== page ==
Individual politicians are well meaning, hard-working, genuine in their aspirations for our society. But there is no collective willingness to seriously address rural Ireland’s needs. Central Government merely pays lip service. The ‘permanent Government’ – our friends high up in the civil service – barely even bother with the lip service. The proof of the pudding is in the eating, and we’re being fed tripe.
In Roscommon town the other day, I noticed three new businesses in a row. A pub, a ‘nail bar’ and a barber’s. It is heartwarming. It is also thanks to the sheer courage of individuals.
All over Roscommon new businesses are popping up, while others are closing because their race is run. They have swam heroically against the tide but have had to abandon their dreams. Those SMEs who have started up are brave and deserve our support.
We cannot really give any credit to central Government for these entrepreneurial flourishes. In Roscommon town and county we are patiently awaiting decent jobs initiatives, but they are not forthcoming. Most of the employment comes from heroic small businesses.
Meanwhile, the crass destabilising of rural Ireland continues. Our banks simply cannot be trusted to stay in our towns and villages and maintain the fight. The banks are driven at local level by good people, but their faceless masters are busy behind the scenes planning withdrawal from the rural front. Our post offices are under long-term threat. The establishment ruthlessly pulled bus services from some of our rural areas and have had their eyes on train services too. Hammered by commercial rates and lack of incentives, many shops, pubs and other businesses have closed their doors. In terms of infrastructural investment, we have been victims of discrimination. Our A&E departments have been either closed or turned into places of chaos, heroic staff forced to fight almost impossible odds. Planning laws have been, shall we say, less than conducive to bolstering dwindling towns and villages. Numbers involved in farming and manufacturing are falling. In Roscommon, we are largely ignored on the tourism front, left to fight our own corner, as Roscommon businessman Eamonn Gleeson recently highlighted.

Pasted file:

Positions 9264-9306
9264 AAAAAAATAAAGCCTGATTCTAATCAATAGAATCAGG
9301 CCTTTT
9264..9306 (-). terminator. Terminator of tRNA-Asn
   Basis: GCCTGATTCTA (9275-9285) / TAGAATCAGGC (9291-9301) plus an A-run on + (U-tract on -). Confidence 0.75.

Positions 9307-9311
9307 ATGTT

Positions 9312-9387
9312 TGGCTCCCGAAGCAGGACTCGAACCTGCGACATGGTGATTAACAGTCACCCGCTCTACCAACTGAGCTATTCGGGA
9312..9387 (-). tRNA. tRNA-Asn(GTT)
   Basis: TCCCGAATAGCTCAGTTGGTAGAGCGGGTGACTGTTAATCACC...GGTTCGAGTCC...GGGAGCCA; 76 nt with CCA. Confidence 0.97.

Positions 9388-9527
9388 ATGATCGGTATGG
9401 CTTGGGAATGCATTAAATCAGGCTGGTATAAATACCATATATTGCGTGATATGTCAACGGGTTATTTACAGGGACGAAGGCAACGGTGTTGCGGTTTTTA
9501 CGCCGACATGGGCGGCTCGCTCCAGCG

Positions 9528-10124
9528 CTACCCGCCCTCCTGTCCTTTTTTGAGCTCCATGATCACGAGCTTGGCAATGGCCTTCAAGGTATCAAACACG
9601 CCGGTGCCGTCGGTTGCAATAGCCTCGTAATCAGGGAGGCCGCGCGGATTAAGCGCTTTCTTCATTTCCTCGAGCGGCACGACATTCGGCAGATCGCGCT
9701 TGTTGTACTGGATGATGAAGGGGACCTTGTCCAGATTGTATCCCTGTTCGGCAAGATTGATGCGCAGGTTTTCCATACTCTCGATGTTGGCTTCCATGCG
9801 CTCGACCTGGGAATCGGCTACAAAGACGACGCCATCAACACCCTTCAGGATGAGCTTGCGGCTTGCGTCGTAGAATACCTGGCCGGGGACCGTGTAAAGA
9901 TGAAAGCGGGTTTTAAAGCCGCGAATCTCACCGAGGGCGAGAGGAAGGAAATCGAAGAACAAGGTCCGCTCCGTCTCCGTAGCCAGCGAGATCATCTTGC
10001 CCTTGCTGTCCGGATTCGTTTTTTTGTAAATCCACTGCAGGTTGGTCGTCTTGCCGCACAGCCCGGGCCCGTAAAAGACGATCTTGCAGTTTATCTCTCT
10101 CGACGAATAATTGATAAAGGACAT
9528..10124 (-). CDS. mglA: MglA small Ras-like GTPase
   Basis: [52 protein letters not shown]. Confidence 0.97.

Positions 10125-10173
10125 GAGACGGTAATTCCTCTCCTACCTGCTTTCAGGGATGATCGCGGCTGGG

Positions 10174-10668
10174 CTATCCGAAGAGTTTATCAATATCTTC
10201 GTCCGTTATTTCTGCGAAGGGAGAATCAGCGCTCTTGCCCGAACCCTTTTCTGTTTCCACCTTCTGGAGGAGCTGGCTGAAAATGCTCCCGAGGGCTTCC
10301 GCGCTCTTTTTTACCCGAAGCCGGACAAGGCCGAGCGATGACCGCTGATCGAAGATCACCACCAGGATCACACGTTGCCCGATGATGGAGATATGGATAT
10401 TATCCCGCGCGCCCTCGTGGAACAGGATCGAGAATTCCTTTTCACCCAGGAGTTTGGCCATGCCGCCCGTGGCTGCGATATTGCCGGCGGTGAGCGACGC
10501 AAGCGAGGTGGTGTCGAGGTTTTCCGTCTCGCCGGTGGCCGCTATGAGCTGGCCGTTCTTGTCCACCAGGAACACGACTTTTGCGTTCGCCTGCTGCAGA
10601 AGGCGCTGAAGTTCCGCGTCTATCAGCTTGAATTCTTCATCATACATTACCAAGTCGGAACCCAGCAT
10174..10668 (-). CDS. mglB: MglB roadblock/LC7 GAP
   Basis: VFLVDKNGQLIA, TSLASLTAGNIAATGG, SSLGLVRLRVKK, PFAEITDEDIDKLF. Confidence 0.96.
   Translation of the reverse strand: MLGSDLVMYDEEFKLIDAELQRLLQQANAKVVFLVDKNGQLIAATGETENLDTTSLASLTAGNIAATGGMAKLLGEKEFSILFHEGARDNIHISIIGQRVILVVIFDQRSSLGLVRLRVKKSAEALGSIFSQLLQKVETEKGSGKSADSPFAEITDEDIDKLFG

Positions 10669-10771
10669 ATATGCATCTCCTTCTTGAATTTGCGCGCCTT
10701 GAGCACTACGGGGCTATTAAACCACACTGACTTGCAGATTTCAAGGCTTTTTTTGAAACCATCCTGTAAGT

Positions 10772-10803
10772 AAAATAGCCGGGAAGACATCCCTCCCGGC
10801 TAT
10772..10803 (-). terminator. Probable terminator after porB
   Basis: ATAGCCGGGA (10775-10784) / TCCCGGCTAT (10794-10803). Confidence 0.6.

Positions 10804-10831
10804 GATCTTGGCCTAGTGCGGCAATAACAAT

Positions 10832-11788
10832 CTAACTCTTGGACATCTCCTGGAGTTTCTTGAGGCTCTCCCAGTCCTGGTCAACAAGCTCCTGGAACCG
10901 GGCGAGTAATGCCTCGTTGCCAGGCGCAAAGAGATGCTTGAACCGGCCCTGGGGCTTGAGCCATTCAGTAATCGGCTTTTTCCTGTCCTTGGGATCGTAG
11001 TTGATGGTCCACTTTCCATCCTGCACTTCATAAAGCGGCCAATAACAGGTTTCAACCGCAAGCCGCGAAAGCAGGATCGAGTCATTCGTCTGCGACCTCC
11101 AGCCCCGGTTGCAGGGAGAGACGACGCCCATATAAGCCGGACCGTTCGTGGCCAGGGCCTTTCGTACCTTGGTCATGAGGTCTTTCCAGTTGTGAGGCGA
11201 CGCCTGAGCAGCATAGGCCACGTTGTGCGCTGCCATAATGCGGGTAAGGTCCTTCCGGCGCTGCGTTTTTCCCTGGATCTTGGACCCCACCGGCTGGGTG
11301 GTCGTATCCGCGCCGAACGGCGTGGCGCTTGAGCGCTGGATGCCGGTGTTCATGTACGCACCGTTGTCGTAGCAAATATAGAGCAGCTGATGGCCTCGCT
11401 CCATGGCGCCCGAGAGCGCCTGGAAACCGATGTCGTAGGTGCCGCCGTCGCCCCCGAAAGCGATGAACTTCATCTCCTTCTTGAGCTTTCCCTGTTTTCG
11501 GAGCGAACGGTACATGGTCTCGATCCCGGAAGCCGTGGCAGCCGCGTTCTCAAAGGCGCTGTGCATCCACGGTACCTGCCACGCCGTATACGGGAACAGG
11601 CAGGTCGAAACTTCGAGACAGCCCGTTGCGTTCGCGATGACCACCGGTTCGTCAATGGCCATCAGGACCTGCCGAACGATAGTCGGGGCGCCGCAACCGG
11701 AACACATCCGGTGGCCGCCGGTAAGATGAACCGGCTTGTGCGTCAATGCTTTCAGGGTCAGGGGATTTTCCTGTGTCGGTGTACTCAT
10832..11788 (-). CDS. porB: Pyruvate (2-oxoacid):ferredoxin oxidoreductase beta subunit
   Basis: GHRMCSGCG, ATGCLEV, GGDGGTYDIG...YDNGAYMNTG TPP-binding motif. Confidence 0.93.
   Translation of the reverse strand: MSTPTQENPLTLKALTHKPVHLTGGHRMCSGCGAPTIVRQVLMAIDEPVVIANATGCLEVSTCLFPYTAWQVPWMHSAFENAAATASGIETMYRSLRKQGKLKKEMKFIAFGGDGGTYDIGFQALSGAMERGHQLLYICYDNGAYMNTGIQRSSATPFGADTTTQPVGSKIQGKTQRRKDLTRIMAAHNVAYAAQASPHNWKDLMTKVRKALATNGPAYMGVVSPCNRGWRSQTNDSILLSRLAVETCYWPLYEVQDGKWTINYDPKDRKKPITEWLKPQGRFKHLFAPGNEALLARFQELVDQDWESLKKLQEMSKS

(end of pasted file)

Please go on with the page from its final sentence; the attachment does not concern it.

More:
The decline of rural Ireland isn’t all the fault of our politicians or civil servants, but they are certainly negligent. There is either a deliberate bias towards the east and urban areas, or else – just as bad – careless negligence. Every now and again a new report on rural Ireland and ‘the regions’ is launched. When the cameras have stopped clicking and the coffee cups have been put away, the process of breaking promises begins.
Of course there are all sorts of reasons why rural Ireland faces challenges, including due to huge social and cultural changes. But the great communities in these challenged areas have received little enough meaningful help from successive governments, state agencies and (in some cases) big businesses.
Now we live in the Leo era. So Leo, make a real difference. Give us less soundbites and more substance. I won’t be holding my breath.
As for the politically correct police, that’s one area where we could do with redundancies. We live now in a society where people are almost afraid to open their mouths and where minorities rule. Will ‘the Establishment’ only finally be happy when all old traditions have been turned on their heads and when all rural towns and villages have been stripped of their facilities, when we all think and act the same and dance to the tune of our faceless masters?
And, if I’ve offended Minister Humphreys, I guess I’m sorry – but I won’t be resigning.